France says EU may need to reconsider biofuel goal
Mon Jun 30, 2008
Reporting by Paul Taylor, writing by Pete Harrison
PARIS (Reuters) - The European Union may have to reconsider its target of getting 10 percent of transport fuel from renewable sources such as biofuels by 2020, or extend the deadline, incoming EU president France said on Monday.
Biofuel use is soaring as developed countries try to curb dependence on imported oil and cut emissions of carbon dioxide, but critics say the industry has encouraged deforestation and pushed up food prices by competing for grain.
The EU's target, which is intended to spur investment, has been a particular focus of criticism.
"On biofuels, we do not rule out in the long-run reconsidering the target, but that's not the issue now," French secretary of state for ecology Nathalie Kosciusko-Morizet told visiting EU reporters.
She said the EU approach of setting a quota target was "probably a mistake", and it would be better to set strict environmental and social criteria for biofuels and then see what level of use was viable.
Those criteria would have to include measures to ensure biofuels do not displace food-producing crops, she said.
"Probably we will be obliged to call into question or postpone the 10 percent objective," said Kosciusko-Morizet.
Earlier this month, Italy became the first EU member to publicly call for a review of the target.
Britain has also raised concerns, and this week its government will receive a long-awaited report on the impact of its targets for biofuels.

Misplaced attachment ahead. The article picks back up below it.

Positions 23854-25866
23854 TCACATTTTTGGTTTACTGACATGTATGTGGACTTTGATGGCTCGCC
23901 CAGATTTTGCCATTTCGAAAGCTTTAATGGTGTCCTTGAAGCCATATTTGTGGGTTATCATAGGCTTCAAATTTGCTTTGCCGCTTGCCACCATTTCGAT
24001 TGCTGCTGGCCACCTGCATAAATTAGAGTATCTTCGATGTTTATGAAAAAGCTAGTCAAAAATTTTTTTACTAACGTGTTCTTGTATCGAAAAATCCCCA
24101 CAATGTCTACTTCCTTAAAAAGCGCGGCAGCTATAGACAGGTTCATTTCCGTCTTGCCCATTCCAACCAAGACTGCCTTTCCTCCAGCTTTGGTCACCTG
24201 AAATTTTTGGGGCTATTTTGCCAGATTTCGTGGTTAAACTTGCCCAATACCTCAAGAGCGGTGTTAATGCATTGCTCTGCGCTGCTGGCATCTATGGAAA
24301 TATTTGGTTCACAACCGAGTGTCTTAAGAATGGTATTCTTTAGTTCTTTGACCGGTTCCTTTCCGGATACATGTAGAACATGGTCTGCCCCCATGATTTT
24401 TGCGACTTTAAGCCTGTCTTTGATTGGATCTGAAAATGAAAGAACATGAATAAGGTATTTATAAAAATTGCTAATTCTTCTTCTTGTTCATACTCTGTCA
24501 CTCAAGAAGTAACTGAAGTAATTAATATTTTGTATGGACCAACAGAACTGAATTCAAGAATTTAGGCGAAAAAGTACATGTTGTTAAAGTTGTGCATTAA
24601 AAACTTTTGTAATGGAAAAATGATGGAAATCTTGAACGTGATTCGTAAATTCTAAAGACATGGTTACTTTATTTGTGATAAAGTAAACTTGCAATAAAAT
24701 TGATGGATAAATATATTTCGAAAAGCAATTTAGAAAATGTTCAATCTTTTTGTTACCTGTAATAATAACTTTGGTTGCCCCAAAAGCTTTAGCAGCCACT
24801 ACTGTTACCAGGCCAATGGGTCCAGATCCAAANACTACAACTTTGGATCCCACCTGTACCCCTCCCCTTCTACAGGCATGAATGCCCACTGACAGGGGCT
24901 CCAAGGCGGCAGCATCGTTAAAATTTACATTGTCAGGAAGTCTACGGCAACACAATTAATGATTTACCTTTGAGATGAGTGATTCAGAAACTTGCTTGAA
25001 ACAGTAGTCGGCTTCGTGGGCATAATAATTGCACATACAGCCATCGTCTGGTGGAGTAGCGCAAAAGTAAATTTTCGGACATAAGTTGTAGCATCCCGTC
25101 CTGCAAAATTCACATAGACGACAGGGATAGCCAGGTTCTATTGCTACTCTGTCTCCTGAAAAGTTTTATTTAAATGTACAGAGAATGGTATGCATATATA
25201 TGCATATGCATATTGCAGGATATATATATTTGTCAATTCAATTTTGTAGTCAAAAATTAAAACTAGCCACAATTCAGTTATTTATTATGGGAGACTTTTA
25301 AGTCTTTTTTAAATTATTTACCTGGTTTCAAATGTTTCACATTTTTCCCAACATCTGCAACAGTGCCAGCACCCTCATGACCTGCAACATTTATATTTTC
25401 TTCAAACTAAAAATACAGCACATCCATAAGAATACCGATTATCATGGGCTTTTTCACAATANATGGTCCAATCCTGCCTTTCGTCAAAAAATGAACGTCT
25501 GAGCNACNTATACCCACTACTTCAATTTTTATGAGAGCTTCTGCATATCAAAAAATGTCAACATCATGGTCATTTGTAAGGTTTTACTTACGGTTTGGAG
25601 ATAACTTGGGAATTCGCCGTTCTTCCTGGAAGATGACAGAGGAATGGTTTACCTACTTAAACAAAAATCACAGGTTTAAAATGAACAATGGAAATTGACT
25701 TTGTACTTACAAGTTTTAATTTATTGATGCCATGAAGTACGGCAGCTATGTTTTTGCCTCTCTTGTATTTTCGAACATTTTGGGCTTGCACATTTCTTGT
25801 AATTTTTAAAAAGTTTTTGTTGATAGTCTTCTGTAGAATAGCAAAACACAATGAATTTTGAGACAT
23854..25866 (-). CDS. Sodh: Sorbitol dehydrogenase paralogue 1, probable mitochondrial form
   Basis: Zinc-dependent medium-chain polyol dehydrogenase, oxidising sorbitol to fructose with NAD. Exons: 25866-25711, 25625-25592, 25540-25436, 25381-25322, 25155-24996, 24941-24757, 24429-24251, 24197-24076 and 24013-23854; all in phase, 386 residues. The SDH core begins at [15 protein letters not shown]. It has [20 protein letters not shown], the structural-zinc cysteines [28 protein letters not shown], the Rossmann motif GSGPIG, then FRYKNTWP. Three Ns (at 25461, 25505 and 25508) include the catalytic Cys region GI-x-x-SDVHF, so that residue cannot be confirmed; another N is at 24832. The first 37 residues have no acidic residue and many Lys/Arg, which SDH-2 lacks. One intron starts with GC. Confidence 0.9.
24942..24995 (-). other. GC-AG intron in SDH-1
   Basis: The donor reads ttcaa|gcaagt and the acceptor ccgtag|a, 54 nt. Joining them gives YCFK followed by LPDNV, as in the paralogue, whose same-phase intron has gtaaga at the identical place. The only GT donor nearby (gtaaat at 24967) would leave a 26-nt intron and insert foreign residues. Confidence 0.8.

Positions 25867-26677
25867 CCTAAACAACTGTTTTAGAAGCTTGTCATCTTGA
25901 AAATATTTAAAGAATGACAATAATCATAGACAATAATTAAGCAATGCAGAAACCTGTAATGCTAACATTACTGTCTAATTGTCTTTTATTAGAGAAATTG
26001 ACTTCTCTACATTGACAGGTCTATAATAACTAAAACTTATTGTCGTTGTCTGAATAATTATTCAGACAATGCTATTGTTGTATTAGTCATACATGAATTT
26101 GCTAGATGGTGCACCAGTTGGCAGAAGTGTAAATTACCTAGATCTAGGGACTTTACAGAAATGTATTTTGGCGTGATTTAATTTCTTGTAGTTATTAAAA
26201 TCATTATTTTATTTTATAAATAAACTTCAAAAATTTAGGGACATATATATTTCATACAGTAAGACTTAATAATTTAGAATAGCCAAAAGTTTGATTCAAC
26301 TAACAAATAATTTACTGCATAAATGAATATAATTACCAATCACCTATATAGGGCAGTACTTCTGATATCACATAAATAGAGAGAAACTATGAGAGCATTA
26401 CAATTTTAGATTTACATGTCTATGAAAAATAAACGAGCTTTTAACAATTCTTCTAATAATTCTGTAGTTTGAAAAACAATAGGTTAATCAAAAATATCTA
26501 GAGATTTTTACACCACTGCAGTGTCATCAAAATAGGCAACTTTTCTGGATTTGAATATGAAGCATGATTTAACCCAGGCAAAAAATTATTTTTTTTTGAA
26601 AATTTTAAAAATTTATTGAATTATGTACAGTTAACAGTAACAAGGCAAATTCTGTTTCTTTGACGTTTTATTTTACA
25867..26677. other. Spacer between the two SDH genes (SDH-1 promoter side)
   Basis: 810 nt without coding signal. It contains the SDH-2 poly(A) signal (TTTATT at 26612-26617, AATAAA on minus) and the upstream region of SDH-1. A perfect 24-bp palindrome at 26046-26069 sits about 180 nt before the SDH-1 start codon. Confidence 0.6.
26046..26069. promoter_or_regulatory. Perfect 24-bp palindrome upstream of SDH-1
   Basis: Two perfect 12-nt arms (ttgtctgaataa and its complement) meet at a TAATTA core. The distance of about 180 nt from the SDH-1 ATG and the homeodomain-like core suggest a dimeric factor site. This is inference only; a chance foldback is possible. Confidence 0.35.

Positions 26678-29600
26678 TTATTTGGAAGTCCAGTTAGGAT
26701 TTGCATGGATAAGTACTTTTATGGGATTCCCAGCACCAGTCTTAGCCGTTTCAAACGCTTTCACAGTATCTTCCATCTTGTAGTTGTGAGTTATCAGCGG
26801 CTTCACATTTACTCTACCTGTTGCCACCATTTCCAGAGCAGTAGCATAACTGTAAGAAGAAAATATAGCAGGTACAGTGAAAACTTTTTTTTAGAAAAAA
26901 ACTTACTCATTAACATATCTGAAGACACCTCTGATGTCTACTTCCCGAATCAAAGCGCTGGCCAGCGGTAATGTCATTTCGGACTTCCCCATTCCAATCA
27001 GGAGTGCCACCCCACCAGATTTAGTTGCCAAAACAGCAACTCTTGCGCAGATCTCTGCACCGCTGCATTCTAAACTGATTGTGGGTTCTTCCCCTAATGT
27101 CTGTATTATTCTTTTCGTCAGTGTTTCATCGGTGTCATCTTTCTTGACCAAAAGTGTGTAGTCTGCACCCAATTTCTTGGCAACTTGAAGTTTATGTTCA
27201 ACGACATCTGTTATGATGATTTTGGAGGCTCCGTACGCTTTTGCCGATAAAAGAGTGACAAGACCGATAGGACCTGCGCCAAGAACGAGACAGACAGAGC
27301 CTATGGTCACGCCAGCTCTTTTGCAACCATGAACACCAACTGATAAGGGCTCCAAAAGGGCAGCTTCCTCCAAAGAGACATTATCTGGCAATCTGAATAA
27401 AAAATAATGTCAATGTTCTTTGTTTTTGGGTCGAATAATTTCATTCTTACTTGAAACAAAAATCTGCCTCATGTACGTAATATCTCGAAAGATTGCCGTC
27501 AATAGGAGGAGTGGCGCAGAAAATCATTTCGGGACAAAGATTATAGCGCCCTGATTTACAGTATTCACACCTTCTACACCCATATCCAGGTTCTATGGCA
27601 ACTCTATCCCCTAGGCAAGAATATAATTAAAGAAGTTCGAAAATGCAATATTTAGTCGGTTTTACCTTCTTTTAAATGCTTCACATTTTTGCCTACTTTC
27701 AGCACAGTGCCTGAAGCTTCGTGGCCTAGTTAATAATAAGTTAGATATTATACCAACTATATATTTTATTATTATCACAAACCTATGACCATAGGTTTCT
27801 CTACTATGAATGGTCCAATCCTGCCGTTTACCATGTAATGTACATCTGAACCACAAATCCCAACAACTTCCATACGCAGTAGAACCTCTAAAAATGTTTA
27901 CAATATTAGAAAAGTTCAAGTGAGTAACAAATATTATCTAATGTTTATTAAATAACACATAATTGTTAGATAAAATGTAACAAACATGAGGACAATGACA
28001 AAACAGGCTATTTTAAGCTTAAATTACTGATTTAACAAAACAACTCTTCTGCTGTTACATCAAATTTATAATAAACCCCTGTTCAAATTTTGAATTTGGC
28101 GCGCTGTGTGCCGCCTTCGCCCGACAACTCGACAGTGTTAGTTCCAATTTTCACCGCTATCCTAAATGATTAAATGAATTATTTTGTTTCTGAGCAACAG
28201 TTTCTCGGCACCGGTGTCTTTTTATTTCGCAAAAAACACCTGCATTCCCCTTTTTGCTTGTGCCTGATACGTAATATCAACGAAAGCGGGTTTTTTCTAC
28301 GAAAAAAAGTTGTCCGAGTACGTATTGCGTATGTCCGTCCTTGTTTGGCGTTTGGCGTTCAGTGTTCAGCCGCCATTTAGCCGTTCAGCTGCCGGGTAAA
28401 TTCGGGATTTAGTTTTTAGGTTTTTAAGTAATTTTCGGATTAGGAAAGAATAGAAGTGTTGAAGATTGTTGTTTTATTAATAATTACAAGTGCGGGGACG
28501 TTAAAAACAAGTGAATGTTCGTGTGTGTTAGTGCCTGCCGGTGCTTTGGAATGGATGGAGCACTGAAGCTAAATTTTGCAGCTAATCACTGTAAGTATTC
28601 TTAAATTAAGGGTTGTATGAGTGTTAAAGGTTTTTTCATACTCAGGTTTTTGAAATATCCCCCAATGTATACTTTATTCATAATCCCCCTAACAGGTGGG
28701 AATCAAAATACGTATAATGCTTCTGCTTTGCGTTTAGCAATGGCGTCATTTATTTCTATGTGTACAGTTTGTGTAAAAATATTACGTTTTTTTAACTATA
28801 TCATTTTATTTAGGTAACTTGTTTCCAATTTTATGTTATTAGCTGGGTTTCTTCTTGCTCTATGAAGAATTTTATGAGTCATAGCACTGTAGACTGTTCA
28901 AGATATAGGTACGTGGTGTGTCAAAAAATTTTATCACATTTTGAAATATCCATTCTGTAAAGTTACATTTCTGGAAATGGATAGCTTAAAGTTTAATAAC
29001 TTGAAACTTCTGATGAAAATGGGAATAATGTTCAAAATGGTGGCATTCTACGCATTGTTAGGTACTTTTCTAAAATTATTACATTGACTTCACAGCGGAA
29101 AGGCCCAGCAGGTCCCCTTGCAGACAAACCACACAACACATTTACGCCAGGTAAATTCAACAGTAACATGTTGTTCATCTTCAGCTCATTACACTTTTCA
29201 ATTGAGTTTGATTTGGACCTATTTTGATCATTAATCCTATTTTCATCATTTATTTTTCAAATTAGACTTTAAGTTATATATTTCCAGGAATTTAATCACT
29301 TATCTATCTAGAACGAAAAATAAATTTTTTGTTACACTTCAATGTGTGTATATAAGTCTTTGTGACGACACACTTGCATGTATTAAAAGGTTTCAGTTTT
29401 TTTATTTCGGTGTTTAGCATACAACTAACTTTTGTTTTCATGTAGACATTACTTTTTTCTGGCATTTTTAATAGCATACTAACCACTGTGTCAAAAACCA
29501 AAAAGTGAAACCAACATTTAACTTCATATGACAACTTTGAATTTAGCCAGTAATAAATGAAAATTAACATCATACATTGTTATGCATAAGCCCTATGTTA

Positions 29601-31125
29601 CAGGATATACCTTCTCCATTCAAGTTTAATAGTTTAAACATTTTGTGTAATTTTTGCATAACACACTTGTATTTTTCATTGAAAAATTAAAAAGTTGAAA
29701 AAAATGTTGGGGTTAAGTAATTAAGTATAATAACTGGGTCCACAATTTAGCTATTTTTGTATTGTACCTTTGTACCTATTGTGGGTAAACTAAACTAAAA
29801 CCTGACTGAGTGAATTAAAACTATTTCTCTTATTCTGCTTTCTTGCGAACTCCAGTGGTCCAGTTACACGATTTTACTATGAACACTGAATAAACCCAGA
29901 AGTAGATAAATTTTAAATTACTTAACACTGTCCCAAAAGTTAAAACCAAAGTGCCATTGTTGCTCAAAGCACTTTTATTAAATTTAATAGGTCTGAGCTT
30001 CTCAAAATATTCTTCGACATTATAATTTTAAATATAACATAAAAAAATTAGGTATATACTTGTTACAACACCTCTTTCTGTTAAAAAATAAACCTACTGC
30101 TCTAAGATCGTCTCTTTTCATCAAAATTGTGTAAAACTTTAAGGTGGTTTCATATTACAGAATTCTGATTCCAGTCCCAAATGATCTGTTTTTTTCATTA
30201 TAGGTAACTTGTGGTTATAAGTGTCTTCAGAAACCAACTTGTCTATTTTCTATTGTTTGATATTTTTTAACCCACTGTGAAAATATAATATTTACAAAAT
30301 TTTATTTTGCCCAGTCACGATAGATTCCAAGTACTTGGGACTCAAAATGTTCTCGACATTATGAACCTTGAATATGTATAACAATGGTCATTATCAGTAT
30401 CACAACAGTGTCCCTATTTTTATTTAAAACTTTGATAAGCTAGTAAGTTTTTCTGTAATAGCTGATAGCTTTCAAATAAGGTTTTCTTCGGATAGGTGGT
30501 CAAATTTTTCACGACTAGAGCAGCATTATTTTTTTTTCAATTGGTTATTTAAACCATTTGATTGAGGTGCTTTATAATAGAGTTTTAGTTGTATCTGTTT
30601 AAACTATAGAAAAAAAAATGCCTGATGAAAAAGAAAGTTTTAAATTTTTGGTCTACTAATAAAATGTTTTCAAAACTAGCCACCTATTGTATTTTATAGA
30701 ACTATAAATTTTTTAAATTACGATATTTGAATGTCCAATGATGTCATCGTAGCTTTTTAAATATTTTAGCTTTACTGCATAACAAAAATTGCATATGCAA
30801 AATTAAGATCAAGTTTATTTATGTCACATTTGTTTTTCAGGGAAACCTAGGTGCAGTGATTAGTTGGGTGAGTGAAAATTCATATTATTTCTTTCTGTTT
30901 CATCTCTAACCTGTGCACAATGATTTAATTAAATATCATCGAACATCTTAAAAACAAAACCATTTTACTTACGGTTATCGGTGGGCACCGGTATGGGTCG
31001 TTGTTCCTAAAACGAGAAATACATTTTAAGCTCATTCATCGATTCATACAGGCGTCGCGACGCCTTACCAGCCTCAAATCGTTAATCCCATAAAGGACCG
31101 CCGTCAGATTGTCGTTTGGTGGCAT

Environment Commissioner Stavros Dimas has said the EU target must be conditional on rigorously applied sustainability criteria.
[THE EU SHOULD BE FOCUSING ON ECONOMIC COST-BENEFIT, not SUSTAINABILITY].
Efforts towards a sustainable market for biofuels are being closely watched by producers such as Brazil, which hope the EU's huge market will create the critical mass to bring biofuels into the global mainstream.
EU biofuels target 'probably a mistake,' France says
By LEIGH PHILLIPS
June 30, 2008
The noose is steadily tightening around the neck of EU biofuels targets, with France on Monday (30 June) saying that the EU's 10 percent biofuels target may have to be reconsidered, in the latest attack on the renewable energy drive.
"Probably we will be obliged to call into question or postpone the 10 percent objective," said French ecology minister Nathalie Kosciusko-Morizet speaking to reporters in Paris, according to the Reuters news agency.
The renewable energy source has come under attack from all quarters.
She added that developing a target for the controversial fuel source was "probably a mistake" and that the EU had proposed things the wrong way round: setting environmental and social criteria for the production of biofuels should have been developed first and then any target should have been drafted to match that. [???]
[PERHAPS, NO TARGET SHOULD HAVE BEEN SET AT ALL UNTIL STUDIES & SIMULATIONS WERE PERFORMED EVALUATED THE PROBABLE SOCIO-ECONOMIC-ENVIRONMENTAL OUTCOMES OF VARIOUS TARGET SCENARIOS]